by Farhad Sethna, Attorney, © 2018
The USCIS announced yesterday (September 28, 2018) that F-1 students who had applied for a Change of Status to H-1b under the FY 2019 quota and had NOT yet been approved for COS effective October 1, 2019, would be unlawfully present in the USA if they continued to work on or after October 1, 2019 IF they did not have some other type of work authorization (example – valid OPT). So – if you:
- Are a student and your intending employer filed a petition for change to H-1b effective October 1 or later; AND
- The petition has NOT yet been approved; AND
- You DO NOT have other approval to continue working in the USA past October 1, 2019; THEN
- You must stop working on September 30, 2019. If you do not, you will accrue “unlawful presence” in the USA.
What is “unlawful presence”? It means exactly what it sounds like: Being present in the USA without legal basis – in this case, the unlawful presence is really a two-pronged issue:
- Unlawful presence due to expiry of F-1 status and all possible OPT and “grace period” extensions; and
- Unlawful presence due to employment on or after October 1, 2019.
I would NOT advise any student to accrue either type of unlawful presence in the USA – either will have serious consequences later for change of status to another visa type (example H-1b), or adjustment of status (“green card”) applications.
Here is the text of the USCIS press release:
F-1 students who have an H-1B petition that remains pending on Oct. 1, 2018, risk accruing unlawful presence if they continue to work on or after Oct. 1 (unless otherwise authorized to continue employment), as their “cap-gap” work authorization is only valid through Sept. 30. Due to increased demand for immigration benefits, resulting in higher caseloads as well as a significant surge in premium processing requests, USCIS may not be able to adjudicate H-1B change of status petitions for all F-1 students by Oct. 1.
USCIS regulations allow an F-1 student who is the beneficiary of a timely filed H-1B cap-subject petition requesting a change of status to H-1B on Oct. 1, to have his or her F-1 status and any current employment authorization extended through Sept. 30. This is referred to as filling the “cap-gap”, meaning the regulations provide a way of filling the “gap” between the end of F-1 status and the beginning of H-1B status that might otherwise occur. The “cap-gap” period starts when an F-1 student’s status and work authorization expire, and they are extended through Sept. 30, with Oct. 1 being the requested start date of their H-1B employment, unless otherwise terminated or the H-1B petition is rejected or denied prior to Oct. 1.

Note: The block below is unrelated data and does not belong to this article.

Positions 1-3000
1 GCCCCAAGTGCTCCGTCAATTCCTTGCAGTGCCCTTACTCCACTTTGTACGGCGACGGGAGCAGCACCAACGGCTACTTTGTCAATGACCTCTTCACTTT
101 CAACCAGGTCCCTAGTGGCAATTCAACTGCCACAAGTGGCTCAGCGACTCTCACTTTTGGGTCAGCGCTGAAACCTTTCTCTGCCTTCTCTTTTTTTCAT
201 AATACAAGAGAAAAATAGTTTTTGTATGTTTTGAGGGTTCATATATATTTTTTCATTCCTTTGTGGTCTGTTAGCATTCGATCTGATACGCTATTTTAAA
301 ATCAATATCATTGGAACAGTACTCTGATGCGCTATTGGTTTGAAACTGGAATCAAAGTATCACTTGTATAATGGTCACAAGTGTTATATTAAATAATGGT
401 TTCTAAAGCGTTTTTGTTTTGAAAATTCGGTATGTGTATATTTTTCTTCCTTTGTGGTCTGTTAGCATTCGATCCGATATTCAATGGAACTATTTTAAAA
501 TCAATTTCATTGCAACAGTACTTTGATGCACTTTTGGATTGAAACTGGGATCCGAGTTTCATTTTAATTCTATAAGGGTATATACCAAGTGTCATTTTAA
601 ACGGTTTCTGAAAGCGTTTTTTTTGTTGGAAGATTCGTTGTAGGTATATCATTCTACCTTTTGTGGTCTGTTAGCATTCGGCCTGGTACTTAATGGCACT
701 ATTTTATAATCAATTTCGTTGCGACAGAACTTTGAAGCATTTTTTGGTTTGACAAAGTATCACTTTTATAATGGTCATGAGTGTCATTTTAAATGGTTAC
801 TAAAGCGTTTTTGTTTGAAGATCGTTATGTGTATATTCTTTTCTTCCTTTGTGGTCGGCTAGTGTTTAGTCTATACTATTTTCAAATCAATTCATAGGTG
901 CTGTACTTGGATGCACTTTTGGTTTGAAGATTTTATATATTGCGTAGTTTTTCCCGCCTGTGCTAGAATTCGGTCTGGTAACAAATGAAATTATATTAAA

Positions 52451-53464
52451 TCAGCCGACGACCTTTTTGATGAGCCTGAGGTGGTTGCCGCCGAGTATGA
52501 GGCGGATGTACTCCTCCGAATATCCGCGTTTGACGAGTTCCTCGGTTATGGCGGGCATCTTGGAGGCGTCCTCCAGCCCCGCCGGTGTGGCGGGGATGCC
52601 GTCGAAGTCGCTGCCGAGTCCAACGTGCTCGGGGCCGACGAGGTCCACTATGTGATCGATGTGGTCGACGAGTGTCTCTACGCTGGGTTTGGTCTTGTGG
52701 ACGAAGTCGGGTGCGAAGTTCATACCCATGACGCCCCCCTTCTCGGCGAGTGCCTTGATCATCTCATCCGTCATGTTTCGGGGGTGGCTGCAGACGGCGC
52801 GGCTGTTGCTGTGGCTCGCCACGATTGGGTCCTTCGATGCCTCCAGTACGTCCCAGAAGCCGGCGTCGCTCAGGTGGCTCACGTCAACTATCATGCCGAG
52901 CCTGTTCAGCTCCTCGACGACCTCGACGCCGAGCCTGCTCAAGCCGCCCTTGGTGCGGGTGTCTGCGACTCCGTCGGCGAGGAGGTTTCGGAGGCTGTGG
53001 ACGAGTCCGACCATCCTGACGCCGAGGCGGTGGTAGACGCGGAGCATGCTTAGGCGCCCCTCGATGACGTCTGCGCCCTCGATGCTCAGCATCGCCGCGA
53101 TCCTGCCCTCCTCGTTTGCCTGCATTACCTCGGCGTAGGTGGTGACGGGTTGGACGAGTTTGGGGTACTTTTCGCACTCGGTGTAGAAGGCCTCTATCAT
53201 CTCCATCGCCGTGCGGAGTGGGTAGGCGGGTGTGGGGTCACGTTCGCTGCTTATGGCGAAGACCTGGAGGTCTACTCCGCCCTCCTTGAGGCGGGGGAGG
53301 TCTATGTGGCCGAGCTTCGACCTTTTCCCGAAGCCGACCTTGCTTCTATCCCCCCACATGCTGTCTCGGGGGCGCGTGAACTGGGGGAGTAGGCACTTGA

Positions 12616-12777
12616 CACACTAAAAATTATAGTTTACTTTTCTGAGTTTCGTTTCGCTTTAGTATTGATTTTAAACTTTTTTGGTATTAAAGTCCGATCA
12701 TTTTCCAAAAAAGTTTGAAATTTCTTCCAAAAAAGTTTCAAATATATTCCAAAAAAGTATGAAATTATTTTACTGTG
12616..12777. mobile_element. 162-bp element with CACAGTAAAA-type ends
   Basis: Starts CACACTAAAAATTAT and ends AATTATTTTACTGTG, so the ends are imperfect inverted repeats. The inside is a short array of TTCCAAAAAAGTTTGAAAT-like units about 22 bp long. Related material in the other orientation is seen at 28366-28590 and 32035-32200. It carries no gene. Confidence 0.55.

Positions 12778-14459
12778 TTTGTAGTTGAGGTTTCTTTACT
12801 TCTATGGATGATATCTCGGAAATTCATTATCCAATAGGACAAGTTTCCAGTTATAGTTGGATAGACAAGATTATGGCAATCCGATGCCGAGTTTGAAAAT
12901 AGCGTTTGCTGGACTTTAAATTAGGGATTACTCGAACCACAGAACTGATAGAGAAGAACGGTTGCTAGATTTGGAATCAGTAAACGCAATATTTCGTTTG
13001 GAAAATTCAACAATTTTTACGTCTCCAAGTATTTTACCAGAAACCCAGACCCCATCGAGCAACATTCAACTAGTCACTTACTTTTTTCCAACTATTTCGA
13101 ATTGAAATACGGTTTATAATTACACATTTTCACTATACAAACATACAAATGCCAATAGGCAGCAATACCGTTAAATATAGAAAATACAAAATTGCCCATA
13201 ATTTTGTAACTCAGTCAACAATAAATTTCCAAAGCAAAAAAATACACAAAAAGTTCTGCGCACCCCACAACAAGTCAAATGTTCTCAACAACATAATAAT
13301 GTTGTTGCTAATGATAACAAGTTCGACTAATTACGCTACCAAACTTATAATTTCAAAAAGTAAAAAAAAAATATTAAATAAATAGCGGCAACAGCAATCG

While the temporary suspension of premium processing of certain types of H-1B petitions has allowed USCIS to allocate additional resources to prioritize the adjudication of these cap-gap cases, if a cap-gap H-1B petition remains pending on or after Oct. 1, the F-1 student is no longer authorized to work under the cap-gap regulations. However, the F-1 student generally may remain in the United States while the change of status petition is pending without accruing unlawful presence, provided they do not work without authorization. If an F-1 student with a pending change of status petition has work authorization (such as an I-765 with valid dates) that extends past Sept. 30, they may continue to work as authorized.
USCIS is committed to adjudicating all petitions, applications, and requests fairly and efficiently on a case-by-case basis to determine if they meet all standards required under applicable laws, regulations, and policies.
© Farhad Sethna, Attorney, 2018
Farhad Sethna has practiced law for over 25 years. He was awarded his JD in 1990 and his MBA in 1991, both from the University of Akron. Since 1996, he has also been an adjunct professor of Immigration Law at the University of Akron, School of Law, in Akron, Ohio, where he wrote and used his own immigration textbook. Attorney Sethna is a frequent speaker at Continuing Legal Education and professional development seminars on various immigration-related topics. His practice is limited to immigration and small business. He has won awards for excellence in teaching and for pro-bono service. With offices in Cuyahoga Falls, Akron and New Philadelphia, Ohio, Attorney Sethna represents clients in all types of immigration cases before federal agencies and the immigration courts nationwide. A private pilot, it is Farhad’s goal to fly to each of Ohio’s 88 county airports. Our number is: (330)-384-8000. Please send your general immigration questions to AttorneySethna@immigration-america.com. We will try to answer as many questions as possible.